Infrastructure is the weak link in agriculture around the globe

Straight from the hip: We produce enough food to feed a growing 
world, but getting it to consumers is getting more difficult

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The infrastructure in Canada to get farmers’ product to market is broken.

Canadian farmers are not alone, as this is a concern worldwide, especially right after harvest. In most countries, piles of product sit by the road in the sun waiting for a pickup by the local truck. In some countries, such as Australia, lack of on-farm storage does not allow for a marketing plan. And in others, such as Canada, there is stiff competition for transportation.

In every corner of the world there is a lack of infrastructure or an overwhelmed transportation system. According to The Economist, the estimated cost to fix this global infrastructure problem is $57 trillion. Very few countries or commodities are lining up to foot that bill.

Today, we technically produce enough food to feed a growing world, but do not have a vested interest in the development of infrastructure and market access projects to support production. This delivery uncertainty can impact access to credit and land.

Farmers need to know they are in control of the marketing and delivery of their product rather than hope it will sell and sell well. This shift must occur at all levels of government and be a prominent part of food policy and food security policy. Until there is a societal appreciation of agriculture that holds in reverence the hands that produce food, infrastructure will be the failing point in agricultural production.

When we look at delivering farm product right through to food processing around the globe, there is a great concern over the dwindling rural population. When folks leave for the city they take their votes with them and this weakens the power in the rural landscape. Tax dollars once spent to strengthen rural communities end up in urban programs and the margin narrows on improved rural infrastructure.

Whether it is getting a load of grain to market or bags of flour to port, the logistics in an infrastructure-deficient area are complex. The situation is compounded when production increases. We saw this very scenario in Canada this year with the difficulty moving a record crop through a system that was not equipped to handle grain and oil at the same time.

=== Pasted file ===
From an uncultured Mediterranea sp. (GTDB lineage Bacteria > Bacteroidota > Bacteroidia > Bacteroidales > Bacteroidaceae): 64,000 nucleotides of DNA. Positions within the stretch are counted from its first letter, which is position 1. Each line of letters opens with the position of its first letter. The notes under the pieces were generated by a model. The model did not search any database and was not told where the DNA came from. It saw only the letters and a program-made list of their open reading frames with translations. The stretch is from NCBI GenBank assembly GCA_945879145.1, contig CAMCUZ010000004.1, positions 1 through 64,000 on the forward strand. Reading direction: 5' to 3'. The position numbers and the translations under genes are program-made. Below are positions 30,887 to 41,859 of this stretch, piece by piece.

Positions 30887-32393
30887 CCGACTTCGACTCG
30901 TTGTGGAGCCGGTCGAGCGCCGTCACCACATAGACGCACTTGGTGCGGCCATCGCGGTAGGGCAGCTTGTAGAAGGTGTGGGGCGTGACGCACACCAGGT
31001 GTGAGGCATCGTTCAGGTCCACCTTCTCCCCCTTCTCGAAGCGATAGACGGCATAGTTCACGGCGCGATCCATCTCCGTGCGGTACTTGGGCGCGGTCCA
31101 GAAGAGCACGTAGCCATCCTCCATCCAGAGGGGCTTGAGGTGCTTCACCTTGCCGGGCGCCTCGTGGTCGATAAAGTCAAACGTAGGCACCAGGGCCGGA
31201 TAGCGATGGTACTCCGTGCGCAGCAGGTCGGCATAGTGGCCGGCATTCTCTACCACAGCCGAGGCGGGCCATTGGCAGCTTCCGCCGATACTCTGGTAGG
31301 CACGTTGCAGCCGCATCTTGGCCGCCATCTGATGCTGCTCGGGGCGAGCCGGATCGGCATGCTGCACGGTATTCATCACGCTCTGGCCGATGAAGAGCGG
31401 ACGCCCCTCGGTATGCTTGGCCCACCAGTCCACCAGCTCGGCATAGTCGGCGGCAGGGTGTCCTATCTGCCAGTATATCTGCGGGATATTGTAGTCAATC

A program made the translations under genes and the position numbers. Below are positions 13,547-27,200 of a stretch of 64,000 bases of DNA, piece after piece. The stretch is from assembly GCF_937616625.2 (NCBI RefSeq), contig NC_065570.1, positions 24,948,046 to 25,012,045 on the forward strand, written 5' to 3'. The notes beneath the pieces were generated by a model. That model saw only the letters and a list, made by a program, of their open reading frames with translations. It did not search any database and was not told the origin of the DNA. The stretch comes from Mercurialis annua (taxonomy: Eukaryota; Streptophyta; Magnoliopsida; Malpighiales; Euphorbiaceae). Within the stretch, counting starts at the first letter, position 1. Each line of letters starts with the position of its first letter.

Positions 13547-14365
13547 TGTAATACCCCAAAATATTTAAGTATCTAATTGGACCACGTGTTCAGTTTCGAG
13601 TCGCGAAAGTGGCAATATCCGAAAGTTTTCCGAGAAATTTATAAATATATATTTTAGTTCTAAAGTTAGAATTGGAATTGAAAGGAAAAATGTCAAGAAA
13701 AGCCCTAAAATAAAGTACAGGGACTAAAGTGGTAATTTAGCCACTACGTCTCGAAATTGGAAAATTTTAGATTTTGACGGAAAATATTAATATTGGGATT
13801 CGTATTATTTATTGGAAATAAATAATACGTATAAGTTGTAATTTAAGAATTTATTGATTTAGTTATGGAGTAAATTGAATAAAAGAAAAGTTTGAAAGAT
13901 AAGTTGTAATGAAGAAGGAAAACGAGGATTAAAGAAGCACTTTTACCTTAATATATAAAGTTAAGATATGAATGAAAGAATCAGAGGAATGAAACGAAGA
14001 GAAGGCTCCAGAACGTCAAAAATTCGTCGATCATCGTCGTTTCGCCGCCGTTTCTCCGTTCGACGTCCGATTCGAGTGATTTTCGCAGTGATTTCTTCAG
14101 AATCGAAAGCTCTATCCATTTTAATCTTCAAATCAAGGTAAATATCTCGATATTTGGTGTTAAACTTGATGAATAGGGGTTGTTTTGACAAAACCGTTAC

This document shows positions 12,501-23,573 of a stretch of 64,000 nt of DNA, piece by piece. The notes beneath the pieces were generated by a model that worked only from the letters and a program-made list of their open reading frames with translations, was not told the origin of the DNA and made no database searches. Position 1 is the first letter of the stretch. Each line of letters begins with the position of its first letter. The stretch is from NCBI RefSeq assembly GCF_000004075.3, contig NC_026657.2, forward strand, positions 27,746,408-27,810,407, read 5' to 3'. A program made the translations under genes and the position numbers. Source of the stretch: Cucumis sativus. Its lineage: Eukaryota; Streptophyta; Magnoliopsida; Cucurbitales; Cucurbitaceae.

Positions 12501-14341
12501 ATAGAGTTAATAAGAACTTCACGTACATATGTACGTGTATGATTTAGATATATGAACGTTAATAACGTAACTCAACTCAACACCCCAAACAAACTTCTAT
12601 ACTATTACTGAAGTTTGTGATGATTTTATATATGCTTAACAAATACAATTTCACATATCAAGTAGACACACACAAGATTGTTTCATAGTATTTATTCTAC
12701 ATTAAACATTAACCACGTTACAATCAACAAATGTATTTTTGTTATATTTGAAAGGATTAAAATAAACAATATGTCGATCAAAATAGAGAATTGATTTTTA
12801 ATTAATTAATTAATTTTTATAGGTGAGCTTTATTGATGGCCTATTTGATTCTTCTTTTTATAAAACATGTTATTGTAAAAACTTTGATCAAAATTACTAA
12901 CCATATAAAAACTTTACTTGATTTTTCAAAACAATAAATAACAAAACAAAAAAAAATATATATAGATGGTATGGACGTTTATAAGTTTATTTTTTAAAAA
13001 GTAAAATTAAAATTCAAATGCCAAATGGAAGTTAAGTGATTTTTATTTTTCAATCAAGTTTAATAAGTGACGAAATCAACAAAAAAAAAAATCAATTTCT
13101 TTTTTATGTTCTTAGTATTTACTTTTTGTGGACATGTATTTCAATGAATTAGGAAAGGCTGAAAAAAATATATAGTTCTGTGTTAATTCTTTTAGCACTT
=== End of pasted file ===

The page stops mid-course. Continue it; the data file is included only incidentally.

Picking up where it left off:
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Technological advancements may address the lack of infrastructure and the shortage of labour in certain areas at certain times. In Canada, the food-processing industry uses robotics extensively, as does the dairy industry and manufacturing. This works well in countries where energy is readily available. However, in many countries, the inconsistency in power and fuel availability is a greater risk than the labour shortage. In India for example, more than 90 per cent of food processing is done by women earning approximately $2 per day. Indigenous equipment is not heavily used because of purchase cost, the ongoing cost of operation and challenges in obtaining parts for maintenance. Each country and region has its own set of challenges. In many areas, the solution lies in on-farm storage or in cold storage for processed foods.

The need for functioning systems is profound. The pull of the city wage has left many farms without helping hands. This massive movement of rural children and workers from the country to the city has created a myriad of challenges.

Intense global urbanization will see 80 per cent of the world’s population living within 60 kilometres of a shore by the year 2020. Rural families are deeply impacted by urbanization and the loss of labour, support and local economies, and must go further afield for basic supplies or to market product. In some countries this is a safety risk.

During my travels, the one consistent problem was the shortage of labour in the country for the production and processing, marketing and transport of agricultural crops and food. Aggressive immigration or migrant worker programs solved the basic labour needs, but did not ripple over into the areas of first and second manager positions nor address the fact that the infrastructure system failed. We can bring in workers and they are welcome, but the need is also in training those for management positions so that as farmers and food processors we get a break and can formulate a succession plan. And even then, when we do the best we can and produce the ultimate crop, cow or can of food, the infrastructure still trips along with no real assurance to agriculture. Countries that develop systems for the movement of product as a priority, such as the Netherlands, are world leaders in food exports.

We need a functioning system for agriculture in moving product within and from our country. Until we make this happen, infrastructure will be the failing point in agricultural production.

About the author

AF Columnist

Brenda Schoepp

Brenda Schoepp works as an international mentor and motivational speaker. She can be contacted through her website at All rights reserved.



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